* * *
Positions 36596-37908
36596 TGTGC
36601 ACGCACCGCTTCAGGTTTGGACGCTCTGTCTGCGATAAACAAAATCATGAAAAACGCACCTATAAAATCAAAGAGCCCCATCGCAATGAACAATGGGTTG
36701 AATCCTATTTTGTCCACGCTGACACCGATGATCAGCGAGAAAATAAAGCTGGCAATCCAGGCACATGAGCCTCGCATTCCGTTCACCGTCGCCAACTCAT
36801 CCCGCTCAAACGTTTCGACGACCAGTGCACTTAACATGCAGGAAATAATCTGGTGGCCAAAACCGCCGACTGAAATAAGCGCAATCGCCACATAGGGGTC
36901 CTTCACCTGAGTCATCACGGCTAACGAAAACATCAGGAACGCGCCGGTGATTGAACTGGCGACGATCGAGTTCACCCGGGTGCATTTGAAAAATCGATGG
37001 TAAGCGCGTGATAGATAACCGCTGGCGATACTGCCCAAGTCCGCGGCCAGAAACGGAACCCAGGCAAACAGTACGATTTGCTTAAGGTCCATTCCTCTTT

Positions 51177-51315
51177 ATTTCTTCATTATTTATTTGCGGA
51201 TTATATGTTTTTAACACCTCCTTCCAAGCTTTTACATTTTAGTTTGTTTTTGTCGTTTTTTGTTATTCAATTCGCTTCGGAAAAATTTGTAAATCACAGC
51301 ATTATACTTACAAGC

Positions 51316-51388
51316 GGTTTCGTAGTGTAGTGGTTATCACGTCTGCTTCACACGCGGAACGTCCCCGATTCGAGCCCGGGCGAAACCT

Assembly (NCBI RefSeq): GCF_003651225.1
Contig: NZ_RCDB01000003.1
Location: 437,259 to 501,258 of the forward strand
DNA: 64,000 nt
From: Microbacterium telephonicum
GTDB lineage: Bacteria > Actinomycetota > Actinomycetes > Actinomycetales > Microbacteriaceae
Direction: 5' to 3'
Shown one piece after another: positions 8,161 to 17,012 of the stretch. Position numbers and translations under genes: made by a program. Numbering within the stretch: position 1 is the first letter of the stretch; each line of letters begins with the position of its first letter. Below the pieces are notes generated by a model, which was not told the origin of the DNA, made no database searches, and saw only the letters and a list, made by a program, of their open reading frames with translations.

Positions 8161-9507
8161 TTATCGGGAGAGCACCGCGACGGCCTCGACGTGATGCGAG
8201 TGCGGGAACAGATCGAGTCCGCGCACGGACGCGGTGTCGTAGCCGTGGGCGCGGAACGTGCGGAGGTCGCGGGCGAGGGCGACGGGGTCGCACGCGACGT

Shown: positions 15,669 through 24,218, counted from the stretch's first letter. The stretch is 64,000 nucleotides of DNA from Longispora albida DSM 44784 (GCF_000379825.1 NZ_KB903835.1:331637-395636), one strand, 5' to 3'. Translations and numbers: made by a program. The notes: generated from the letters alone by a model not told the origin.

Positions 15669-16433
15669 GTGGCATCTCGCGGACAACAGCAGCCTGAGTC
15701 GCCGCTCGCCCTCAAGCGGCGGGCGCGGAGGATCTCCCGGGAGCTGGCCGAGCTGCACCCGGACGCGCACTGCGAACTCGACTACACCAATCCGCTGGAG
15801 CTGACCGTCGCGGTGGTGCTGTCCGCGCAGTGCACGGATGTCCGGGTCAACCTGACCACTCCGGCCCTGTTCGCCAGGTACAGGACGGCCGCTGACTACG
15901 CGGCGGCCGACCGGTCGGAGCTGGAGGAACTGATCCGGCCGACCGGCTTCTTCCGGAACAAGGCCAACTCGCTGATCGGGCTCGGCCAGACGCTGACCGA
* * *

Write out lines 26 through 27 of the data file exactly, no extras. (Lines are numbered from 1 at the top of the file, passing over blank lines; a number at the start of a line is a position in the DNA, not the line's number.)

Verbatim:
Positions 15669-16433
15669 GTGGCATCTCGCGGACAACAGCAGCCTGAGTC